To monogamous folks, this idea might sound like something straight out of science fiction (which is actually kind of true, as polyamory has been a recurring theme in sci-fi for years). However, polyamory has been around the Twin Cities for decades and has become increasingly visible over the past few years thanks to media exposure and various organized meet-up groups. It's through one of those groups that Carrie and Rick, both 41, first met and began what has been a long, successful relationship....

A self-described "heavy committer," Carrie first realized she was a polyamorous person back in college when her then-fiancé introduced her to a book about plural marriage.

"I would find myself in a strong relationship with someone for quite a while, but then at some point I'd start to find myself caring about another person," she says. "So then I'd start to think that maybe I was doing something wrong, or that there was something wrong with me. Once I read this, though, it all made sense."

...Mark, who is 30, moved in with the couple about 10 months ago. But unlike most stories of wives with boyfriends, this time it was the husband playing matchmaker.... Eventually, Rick's persistence paid off and Mark soon became the third member of the triad.... The men of the household explain that their bro-bond is completely platonic.

...Carrie agrees that the idea of sexually transmitted diseases due to multiple sex partners is one of — if not the most — talked about topics with those who are uninformed about poly....

"Here's the thing though: In a group like ours, you're a lot more cognizant of who you sleep with," Rick adds. "We all hang around each other in the same circles, so I know that if I sleep with someone, then I'm affecting the other people she may be in a relationship with."

"I know more about STDs than my monogamous friends," Carrie adds. "It's funny, because they assume my number of partners is higher than theirs. Then we compare numbers and I think it scares them a bit how many more people they've been with than I have."...

Read on (Oct. 10, 2012).


October 1, 2012

Poly, privilege, race, and class: New voices

(Designs by Mai Li  / Modern Poly)
White, middle-class, educated, fairly privileged looking: that's how the self-identifying poly community usually appears. But that's far from the whole picture, as is being discussed after seven white, very articulate and TV-attractive polys starred in Showtime's Polyamory: Married and Dating. See my last post for the executive producer's comments on her inability to recruit a more diverse cast. Does the white-privileged image keep other people away? Or is privilege necessary if you want to challenge societal rules on TV and get away with it?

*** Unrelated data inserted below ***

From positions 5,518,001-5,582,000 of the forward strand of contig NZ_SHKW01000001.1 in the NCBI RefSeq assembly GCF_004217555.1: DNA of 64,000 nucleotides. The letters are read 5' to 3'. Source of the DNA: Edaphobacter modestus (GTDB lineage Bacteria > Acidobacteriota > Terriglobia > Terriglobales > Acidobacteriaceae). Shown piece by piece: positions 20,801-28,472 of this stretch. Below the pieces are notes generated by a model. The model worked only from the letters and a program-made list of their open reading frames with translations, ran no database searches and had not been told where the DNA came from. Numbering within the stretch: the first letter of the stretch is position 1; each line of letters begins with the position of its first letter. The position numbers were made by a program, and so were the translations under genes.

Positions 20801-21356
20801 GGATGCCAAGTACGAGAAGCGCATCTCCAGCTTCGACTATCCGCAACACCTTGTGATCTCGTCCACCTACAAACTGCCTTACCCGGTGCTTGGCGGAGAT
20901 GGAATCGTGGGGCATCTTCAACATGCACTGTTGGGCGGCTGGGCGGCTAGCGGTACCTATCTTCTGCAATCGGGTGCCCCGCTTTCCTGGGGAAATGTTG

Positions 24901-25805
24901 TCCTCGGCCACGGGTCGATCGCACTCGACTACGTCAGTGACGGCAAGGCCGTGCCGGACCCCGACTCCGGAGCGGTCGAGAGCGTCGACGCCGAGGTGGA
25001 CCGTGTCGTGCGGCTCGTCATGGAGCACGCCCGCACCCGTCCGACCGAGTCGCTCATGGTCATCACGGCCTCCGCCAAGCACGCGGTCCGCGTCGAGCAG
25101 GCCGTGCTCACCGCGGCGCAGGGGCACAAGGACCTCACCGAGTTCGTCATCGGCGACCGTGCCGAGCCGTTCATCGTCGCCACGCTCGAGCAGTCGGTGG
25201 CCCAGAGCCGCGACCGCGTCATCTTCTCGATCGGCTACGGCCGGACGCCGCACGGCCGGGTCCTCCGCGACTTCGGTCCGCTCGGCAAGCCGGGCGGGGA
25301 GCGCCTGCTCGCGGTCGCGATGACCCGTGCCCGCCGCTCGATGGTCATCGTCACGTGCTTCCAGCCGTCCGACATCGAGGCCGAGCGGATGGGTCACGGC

First, some statistics. From last week's big Globe and Mail article about poly in the U.S. and Canada:

...The cast of Polyamory is typical of poly culture. According to a growing body of research, the community is dominated by white professionals and college students. Ninety per cent of the respondents [to a recent survey of 1,100 polyamorists by Melissa Mitchell of Simon Fraser University] identified as Caucasian, and 94.5 per cent had some college education.

Of Dr. [Elisabeth] Sheff’s interview subjects, 89 per cent were white, 74 per cent were in professional jobs, and 67 per cent had at least a bachelor’s degree.

A 2011 literature survey by Dr. Sheff and Corie Hammers, which compiled racial and class data on polyamorists and related groups from 36 independent studies, confirmed that sexual minorities are heavily weighted toward upper-middle-class whites.

It makes sense, Dr. Sheff says: People who face poverty or racism often cannot afford to take the risks associated with defying social norms, which could lead to losing their jobs, homes or kids. Legal protection is particularly scarce for polys, which is less of a problem for those with the financial resources to hire lawyers.

...“It’s easy to cast as a personal choice if that’s all it seems to you, devoid of social and political context,” Dr. Sheff says. “But some people can’t ignore that context.”